You and I have seen the banners held up at some football games: John 3:16. Do the bearers of such banners even know the profound depths of that passage for John’s gospel? ‘God so LOVED the world, that God gave his only begotten Son—-’ Returning now to Paul’s passionate paradoxes, I’m a living testimony to the goodness of God. I’ve been trained in South Carolina to keep emotions very much under control, but the passion of stewardship must be understood because we are moved not only by thesis and proclamations, but by the depths of understanding and the tender conscience and the determination to give. I fantasize a bit. This is not altogether true, as you’ll discover. I went to church one day with fifty dollars in my pocket, but at what age I will not disclose. I carefully thought out my tithe and gave it. But in every church, especially Black churches, there’s a section called the ‘drive crazy’ section. One lady got up and started singing a solo. I had already given, but, as she sang, I said, “I think I’ll give ten dollars more.” It must’ve been fifty verses and I gave ten dollars more…and ten dollars more…and finally I turned my pockets inside out…and said, “You can have me!” This is about passion, not just asking people for money, it’s a matter of passion and a matter of laying before people the tremendous needs of the world, to say nothing of the nurture that each of us needs.

Our final emphasis is placed upon the power that moves us to such giving and the power that such giving generates. There are some rich people in the world who give generously to those in need.

Many years ago, when I was a student at Gammon Theological Seminary, I ran out of money completely. A woman in Connecticut, who wanted to remain anonymous sent some money to President (later Bishop) Willis J. King. In her letter, she simply said: “Give this money to a deserving student.” I may not have deserved the money but I surely needed it. She sent enough money to get me through the semester. And even though it was a strange thing, when I went east for further study, I began to look for that nameless woman in congregations of New York and Connecticut. I wanted to thank her for belonging to a culture of generosity.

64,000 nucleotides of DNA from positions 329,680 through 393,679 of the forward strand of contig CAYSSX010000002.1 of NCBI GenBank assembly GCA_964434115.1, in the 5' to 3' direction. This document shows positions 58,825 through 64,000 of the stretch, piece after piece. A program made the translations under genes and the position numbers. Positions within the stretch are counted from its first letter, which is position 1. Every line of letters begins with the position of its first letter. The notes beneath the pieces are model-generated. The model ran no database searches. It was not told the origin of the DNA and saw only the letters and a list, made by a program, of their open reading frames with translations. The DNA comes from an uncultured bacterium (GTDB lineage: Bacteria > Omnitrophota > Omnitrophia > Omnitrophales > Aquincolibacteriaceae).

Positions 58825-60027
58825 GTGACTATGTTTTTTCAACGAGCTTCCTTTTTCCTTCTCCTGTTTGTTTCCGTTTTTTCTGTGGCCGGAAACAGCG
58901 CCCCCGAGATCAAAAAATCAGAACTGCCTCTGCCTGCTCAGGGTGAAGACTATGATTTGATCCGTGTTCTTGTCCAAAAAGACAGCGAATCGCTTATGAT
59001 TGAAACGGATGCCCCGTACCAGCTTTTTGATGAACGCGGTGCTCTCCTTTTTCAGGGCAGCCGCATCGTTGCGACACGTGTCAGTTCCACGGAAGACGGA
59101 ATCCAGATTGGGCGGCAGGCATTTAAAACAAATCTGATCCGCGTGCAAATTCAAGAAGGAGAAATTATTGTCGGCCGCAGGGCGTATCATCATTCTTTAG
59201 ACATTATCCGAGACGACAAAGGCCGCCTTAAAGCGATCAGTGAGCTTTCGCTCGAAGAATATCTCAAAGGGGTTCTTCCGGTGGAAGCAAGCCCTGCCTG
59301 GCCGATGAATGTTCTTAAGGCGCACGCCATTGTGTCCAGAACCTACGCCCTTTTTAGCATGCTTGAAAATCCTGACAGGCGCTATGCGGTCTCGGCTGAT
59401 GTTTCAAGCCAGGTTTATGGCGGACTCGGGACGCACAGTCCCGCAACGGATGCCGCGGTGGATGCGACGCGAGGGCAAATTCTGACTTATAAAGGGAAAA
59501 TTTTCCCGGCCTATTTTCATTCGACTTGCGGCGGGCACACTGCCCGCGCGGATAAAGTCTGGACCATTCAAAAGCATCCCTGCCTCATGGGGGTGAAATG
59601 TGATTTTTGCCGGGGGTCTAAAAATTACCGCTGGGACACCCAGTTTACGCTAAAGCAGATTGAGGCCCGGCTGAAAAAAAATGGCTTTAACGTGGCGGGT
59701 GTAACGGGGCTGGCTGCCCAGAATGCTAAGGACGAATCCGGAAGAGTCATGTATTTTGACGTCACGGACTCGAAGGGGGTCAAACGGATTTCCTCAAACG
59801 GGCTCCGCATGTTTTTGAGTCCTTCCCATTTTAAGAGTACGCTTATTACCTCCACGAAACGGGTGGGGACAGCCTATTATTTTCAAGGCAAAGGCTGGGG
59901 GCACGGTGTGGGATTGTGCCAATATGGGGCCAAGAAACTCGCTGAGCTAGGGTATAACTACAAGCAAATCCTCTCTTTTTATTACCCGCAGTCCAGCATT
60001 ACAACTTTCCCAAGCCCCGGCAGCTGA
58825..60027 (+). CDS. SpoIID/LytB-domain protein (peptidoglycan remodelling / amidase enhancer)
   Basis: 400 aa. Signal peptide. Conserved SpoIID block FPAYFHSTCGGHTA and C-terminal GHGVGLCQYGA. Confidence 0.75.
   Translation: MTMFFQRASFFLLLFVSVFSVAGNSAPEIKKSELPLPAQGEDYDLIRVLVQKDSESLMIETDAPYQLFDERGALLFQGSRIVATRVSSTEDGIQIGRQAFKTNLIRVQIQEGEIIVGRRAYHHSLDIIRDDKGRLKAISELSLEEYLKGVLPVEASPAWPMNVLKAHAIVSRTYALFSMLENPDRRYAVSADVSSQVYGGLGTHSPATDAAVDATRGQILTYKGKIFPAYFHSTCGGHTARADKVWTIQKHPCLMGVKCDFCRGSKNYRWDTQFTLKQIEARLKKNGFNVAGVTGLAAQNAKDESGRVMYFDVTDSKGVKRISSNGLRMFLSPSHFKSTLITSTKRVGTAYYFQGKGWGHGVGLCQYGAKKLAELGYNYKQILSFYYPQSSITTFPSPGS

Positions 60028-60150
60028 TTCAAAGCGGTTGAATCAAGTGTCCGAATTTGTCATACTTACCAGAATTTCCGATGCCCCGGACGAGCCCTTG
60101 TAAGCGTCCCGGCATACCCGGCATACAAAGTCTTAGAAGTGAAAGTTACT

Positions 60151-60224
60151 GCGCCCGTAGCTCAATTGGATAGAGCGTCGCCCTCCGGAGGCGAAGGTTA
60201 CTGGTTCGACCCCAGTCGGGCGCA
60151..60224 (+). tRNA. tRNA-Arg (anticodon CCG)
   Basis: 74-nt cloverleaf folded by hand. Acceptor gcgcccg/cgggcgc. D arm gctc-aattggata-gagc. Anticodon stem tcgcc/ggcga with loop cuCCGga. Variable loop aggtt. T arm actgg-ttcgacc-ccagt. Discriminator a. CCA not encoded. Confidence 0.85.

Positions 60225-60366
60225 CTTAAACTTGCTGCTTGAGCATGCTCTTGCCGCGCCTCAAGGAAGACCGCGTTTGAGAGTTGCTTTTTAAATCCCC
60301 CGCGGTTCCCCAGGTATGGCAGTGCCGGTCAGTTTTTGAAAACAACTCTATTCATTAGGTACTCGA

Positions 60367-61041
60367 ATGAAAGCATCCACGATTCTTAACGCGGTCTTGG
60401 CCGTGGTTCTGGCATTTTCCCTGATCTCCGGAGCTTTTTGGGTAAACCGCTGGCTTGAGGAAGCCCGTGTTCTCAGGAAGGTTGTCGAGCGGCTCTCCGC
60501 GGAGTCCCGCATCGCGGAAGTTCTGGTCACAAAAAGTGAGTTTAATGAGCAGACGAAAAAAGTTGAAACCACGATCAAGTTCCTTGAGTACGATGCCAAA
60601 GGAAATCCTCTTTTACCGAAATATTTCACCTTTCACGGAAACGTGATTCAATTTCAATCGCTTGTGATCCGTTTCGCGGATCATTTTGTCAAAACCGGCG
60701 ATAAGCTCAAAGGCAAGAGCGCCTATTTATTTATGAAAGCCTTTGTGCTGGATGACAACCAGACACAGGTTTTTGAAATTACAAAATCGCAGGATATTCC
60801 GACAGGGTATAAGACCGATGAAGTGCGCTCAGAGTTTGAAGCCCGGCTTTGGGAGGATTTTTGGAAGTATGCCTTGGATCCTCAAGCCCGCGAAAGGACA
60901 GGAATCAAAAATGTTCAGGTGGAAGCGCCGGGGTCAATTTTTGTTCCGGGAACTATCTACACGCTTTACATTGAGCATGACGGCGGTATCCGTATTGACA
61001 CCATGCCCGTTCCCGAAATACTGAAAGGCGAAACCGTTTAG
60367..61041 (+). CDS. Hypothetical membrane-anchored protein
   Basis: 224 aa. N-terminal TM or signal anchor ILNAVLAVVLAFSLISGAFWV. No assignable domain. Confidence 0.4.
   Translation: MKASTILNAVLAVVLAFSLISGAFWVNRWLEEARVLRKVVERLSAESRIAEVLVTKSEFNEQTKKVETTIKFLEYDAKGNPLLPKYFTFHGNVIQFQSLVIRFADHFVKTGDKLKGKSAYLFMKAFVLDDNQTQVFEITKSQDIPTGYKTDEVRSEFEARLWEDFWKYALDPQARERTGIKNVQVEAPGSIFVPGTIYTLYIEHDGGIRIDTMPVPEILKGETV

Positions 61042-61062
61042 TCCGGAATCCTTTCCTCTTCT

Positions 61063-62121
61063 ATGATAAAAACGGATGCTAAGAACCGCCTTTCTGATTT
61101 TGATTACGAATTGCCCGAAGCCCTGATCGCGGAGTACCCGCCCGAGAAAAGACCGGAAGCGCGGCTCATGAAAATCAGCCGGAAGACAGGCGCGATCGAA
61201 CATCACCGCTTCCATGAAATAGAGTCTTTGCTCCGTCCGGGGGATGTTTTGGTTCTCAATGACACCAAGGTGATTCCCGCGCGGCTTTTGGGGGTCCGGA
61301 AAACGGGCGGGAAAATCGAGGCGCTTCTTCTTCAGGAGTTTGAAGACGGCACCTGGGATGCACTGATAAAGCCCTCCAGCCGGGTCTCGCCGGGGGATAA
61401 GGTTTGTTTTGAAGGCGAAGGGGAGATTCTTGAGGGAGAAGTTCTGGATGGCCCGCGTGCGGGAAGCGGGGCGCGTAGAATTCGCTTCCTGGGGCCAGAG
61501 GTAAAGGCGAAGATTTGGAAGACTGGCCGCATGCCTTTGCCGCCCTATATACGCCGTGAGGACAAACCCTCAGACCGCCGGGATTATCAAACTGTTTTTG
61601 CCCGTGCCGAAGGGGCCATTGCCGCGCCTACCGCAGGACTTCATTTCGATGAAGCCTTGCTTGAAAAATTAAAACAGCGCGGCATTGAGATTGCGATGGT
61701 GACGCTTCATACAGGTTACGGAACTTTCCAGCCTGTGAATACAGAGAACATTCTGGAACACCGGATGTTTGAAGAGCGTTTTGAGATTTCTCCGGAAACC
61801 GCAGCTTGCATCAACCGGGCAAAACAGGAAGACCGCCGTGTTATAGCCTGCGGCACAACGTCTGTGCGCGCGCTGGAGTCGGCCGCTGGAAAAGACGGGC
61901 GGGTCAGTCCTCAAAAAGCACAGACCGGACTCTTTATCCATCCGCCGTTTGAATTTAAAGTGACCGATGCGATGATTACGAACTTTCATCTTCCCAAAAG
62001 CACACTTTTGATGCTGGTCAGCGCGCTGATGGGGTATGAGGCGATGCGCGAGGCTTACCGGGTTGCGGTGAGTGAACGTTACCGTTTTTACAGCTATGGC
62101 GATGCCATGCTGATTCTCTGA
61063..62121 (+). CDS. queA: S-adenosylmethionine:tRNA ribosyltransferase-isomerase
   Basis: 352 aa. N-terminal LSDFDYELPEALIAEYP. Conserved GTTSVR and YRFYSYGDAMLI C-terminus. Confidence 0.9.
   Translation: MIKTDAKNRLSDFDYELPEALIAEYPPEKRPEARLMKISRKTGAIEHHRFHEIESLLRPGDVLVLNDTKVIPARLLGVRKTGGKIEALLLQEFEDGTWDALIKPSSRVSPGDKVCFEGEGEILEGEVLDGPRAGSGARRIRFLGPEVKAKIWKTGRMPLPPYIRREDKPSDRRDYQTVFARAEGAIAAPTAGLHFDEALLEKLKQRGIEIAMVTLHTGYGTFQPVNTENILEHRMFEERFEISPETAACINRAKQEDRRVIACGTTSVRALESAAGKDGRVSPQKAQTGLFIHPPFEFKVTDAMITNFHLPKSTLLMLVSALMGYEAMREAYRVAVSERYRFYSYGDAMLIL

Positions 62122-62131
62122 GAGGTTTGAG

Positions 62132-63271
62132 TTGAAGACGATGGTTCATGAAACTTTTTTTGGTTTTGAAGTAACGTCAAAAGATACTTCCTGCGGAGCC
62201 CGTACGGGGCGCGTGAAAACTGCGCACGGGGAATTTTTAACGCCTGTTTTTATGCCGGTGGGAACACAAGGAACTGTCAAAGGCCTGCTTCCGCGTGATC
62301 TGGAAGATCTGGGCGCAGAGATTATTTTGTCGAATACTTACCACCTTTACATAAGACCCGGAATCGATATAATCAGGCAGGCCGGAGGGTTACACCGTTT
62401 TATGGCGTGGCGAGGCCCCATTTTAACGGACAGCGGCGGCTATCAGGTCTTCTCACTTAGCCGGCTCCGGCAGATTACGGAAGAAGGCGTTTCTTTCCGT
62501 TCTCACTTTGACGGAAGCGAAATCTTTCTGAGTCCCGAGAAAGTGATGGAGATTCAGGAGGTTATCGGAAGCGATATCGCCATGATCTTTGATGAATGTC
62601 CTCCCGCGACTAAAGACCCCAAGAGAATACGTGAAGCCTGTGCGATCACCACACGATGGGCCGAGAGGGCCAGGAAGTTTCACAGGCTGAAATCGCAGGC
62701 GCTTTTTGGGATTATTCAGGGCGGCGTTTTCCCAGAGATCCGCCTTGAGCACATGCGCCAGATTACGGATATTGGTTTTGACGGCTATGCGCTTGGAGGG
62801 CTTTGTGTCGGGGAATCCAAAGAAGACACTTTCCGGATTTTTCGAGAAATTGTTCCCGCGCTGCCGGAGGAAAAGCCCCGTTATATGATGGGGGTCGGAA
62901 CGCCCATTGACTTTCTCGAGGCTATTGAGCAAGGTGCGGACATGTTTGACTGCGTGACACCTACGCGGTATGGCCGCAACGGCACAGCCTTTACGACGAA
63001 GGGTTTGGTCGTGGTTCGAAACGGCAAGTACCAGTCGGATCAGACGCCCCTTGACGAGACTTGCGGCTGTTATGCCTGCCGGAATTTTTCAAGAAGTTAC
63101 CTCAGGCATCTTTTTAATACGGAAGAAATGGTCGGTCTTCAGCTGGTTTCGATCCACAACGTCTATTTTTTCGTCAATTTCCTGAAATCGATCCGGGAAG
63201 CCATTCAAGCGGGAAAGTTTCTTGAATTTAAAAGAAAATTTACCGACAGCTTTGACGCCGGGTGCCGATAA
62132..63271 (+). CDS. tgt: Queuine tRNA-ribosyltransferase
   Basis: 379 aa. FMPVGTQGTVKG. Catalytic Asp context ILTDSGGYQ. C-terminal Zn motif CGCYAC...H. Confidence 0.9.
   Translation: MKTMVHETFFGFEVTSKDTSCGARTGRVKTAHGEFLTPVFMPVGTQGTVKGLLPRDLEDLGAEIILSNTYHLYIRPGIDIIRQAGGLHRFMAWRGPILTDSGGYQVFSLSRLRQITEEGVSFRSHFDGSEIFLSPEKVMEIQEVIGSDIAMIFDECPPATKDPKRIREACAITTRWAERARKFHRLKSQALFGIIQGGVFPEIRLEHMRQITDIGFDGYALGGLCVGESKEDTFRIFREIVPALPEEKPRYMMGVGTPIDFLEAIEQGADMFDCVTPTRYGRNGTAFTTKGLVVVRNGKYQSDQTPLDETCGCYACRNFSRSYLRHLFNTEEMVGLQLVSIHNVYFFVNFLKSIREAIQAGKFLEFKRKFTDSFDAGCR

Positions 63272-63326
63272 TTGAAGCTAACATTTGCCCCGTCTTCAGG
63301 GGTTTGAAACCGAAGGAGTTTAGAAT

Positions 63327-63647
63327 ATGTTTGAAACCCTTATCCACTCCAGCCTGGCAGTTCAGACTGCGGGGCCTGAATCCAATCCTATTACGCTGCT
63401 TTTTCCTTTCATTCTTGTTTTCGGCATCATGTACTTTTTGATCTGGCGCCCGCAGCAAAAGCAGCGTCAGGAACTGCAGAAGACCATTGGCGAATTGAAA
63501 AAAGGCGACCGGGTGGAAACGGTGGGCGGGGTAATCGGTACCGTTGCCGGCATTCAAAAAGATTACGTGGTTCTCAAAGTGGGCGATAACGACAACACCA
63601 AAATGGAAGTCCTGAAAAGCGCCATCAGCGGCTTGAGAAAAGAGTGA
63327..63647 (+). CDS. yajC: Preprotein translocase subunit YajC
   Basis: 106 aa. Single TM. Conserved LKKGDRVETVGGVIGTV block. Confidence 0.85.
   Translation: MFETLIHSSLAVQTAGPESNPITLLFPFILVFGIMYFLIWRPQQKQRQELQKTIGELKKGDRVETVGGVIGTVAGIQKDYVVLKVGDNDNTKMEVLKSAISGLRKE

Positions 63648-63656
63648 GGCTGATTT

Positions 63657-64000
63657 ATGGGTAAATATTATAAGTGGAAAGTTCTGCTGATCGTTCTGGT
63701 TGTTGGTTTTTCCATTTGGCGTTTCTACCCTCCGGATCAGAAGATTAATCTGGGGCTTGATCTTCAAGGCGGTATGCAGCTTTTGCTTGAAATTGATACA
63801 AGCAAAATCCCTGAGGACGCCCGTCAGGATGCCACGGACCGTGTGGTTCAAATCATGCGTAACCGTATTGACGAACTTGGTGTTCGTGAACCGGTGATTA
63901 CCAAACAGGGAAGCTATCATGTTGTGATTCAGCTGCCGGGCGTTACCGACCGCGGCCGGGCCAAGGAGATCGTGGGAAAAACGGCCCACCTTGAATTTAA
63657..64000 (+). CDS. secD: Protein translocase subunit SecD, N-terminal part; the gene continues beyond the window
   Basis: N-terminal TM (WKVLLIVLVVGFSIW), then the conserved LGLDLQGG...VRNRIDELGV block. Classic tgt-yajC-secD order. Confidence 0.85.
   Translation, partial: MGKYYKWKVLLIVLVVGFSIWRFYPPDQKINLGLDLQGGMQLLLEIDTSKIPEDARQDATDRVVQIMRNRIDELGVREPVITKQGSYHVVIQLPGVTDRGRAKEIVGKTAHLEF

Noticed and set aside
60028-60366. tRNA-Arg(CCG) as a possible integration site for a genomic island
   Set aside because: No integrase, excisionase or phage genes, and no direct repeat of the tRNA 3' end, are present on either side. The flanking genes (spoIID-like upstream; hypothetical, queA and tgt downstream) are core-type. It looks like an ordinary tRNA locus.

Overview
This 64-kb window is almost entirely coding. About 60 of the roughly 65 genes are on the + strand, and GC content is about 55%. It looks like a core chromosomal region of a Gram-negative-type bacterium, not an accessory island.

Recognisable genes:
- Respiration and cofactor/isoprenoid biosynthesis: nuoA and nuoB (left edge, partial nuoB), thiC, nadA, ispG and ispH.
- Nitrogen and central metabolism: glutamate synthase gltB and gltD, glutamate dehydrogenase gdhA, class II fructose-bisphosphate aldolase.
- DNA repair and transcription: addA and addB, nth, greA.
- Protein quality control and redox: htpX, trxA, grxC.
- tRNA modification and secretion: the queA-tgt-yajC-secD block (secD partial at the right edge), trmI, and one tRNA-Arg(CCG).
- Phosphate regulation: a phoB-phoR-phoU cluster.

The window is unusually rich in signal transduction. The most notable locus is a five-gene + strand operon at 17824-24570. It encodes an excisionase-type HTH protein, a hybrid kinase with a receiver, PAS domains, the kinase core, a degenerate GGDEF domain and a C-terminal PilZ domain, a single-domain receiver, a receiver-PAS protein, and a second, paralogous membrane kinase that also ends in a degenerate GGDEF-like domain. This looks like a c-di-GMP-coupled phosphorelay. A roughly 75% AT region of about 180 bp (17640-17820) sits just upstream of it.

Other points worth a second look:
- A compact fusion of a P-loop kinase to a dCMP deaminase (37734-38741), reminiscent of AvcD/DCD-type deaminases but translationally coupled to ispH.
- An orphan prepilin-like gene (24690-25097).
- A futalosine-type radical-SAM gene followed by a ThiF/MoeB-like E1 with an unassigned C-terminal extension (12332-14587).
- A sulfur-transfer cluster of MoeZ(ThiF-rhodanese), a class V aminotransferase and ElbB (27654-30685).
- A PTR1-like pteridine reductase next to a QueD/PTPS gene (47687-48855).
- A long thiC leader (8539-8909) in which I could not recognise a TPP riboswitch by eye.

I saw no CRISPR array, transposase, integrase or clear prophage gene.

Speaking with passion now, I do not know where I would be now without such earlier generosity that came my way. Some of us had to get through school by working hard and receiving the generosity of others. In college, I had three jobs, all of them in the kitchen and the dining room. But most of my schoolmates in the 1930’s worked as well. None of us could work enough to pay all of our bills. The difference came from people, from foundations, from others who gave and gave generously.

Again Wesley is our teacher. In a sermon “On Dress,” John Wesley relates a story of his own conscience on giving. 2

During one of his many travels and visits Wesley came in contact with a poor young girl. She lived in a home owned by the Methodists. As the girl came near, Wesley asked: “Is this little gown all you have to cover you in the wintertime?” When she answered in the affirmative, Wesley, who had just bought a picture frame for his room, relates his own struggle of conscience:

“It immediately struck me. Will not the Master say to me, “Well done good and faithful Steward,” thou hast adorned thy walls with the money that might have screened this poor, creature from the cold. O Justice! O Mercy! Are not these pictures the blood of this poor maid?”

About twenty years ago, I considered my own conscience in this matter. We visited Hong Kong, that city of infinite shopping opportunities. I took this as my chance to buy a number of beautiful custom-made shirts. After I picked up my shirts, I came to the edge of the city where I saw many very poor people living in caves dug out in the mountain sides. I did not have Wesley’s sensitivity then but hope I have more of it now. And so I now cry out with Wesley: “O Mercy! How much did these beautiful shirts bought for a fraction of what they would cost in the United States, take from these poor mountain dwellers?”

Such sensitivity and passion is not born in us. It must be nurtured, cultivated, strengthened by worship and by practice.


  1. From Wesley’s sermon “The Danger of Riches” The Works of John Wesley, Vol. 7, page 9. Grand Rapids, Michigan, Zondervan Publishing House 1872.
  2. From Wesley’s Sermon “On Dress” The Works of John Wesley, Vol. 7. Grand Rapids, Michigan, Zondervan Publishing House 1872